Digest>Archives> September 2006

Women of the Lights

Scituate’s “Lighthouse Army of Two”:

By Jeremy D'Entremont


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An American Army of Two by Janet Greeson, ...

The lighthouse and keeper’s house at Scituate, on the South Shore of Boston, Massachusetts, represent

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Exhibits in the covered walkway between Scituate ...
Photo by: Jeremy D'Entremont

the oldest extant lighthouse tower/dwelling combination in America. Despite this distinction, Scituate Lighthouse is best known and loved for the story of two heroic keeper’s daughters who gained fame as the Lighthouse Army of Two.

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Scituate Lighthouse is managed by the Scituate ...
Photo by: Jeremy D'Entremont

The light’s first keeper, appointed in December 1811, was Simeon Bates, who stayed until his death in 1834. Bates and his wife, Rachel, had nine children.

On June 11, 1814 - during the War of 1812 - British forces plundered and burned a number of vessels at Scituate. Keeper Bates fired two shots from a small cannon, angering the captain of a British warship as it departed.

Less than three months later, around September 1, Keeper Bates and most of his family were away, leaving the keeper’s

daughters, 21-year-old Rebecca and 15-year-old or, according to some accounts, 17-year-old Abigail in charge. The sisters were horrified to see a British ship anchored in the harbor.

Many years later, Rebecca was quoted in a magazine article:

I knew the ship at a glance. It was the La Hogue. "Oh Lord," says I to my sister, "that old La Hogue is off here again. What shall we do? Here are their barges and they’ll burn our vessels just as they did afore."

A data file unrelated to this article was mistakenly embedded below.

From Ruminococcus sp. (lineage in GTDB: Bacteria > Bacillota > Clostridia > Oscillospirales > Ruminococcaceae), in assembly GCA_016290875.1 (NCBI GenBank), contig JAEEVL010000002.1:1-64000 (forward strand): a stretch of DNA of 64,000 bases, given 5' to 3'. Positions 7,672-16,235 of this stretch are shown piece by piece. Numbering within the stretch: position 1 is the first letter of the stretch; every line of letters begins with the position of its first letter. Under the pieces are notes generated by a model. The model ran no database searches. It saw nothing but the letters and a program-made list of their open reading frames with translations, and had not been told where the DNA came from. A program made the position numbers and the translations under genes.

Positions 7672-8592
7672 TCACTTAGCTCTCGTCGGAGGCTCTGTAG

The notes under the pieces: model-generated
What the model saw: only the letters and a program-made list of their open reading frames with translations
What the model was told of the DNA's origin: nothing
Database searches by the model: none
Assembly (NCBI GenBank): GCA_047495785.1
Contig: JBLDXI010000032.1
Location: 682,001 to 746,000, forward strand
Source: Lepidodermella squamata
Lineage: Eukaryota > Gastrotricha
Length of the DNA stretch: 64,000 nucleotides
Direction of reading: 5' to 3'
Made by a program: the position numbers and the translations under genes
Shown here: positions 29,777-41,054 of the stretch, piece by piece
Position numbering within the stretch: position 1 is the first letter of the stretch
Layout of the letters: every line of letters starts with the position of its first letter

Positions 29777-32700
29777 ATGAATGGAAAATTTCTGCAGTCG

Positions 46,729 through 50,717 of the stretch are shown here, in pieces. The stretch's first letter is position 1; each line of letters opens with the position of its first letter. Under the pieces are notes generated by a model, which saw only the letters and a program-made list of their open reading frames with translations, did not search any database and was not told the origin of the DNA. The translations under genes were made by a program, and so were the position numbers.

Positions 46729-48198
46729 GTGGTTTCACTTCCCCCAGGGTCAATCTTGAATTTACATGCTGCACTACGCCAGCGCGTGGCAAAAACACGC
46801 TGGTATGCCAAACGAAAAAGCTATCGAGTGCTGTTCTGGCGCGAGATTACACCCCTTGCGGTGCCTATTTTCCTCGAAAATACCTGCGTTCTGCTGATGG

You see there were two vessels at the wharf loaded with flour, and we couldn’t afford to lose that in times when the embargo made it so hard to live. We had to boil pumpkins all day to get sweetening for sugar.

There were the muskets of the guard. I was of a good mind to take those out beyond the lighthouse and fire them at the barges. I might have killed one or two, but it would have done no good for they would have turned around and fired on the village.

"I’ll tell you what I’ll do," says I to my sister, "Look here, you take the drum and I’ll take the fife." I was fond of military music and could play four tunes on the fife —Yankee Doodle was my masterpiece..."What good’ll that do?" says she. "Scare them," says I. "All you’ve got to do is call the roll. I’ll scream the fife and we must keep out of sight if they see us they’ll laugh us to scorn."

The British thought the sound of the fife and drum signaled the approach of the Scituate town militia, and they hastily retreated. Thus was born the famous story of Scituate’s Lighthouse Army of Two.

The Bates sisters lived to be quite elderly. The Rev. George E. Ellis, overseer of Harvard College and a distinguished historian obtained a signed statement from Rebecca attesting to the truth of the tale. Rebecca sold copies of the affidavit for ten cents apiece, always asserting the veracity of her story in spite of doubters.

Some have pointed out that records show that the British ship La Hogue was clearly elsewhere at the time of the alleged events, but it’s certainly possible that

the Bates sisters were confused about the identity of the vessel.

David Ball of the Scituate Historical Society has done extensive research into the story and believes it is likely true. Several

children’s books have been inspired by the Army of Two, and the story has a firm place in the hearts of lighthouse buffs and Scituate residents. The fife played by Rebecca is still on display in the keeper’s house.

The grounds are open to the public at Scituate Light, but the tower is closed to the public except on several open house dates each year. The Scituate Historical Society will also provide tours by prior arrangement. For more information, contact the Scituate Historical Society. Phone 781 545-1083. www.scituatehistoricalsociety.org.

This story appeared in the September 2006 edition of Lighthouse Digest Magazine. The print edition contains more stories than our internet edition, and each story generally contains more photographs - often many more - in the print edition. For subscription information about the print edition, click here.

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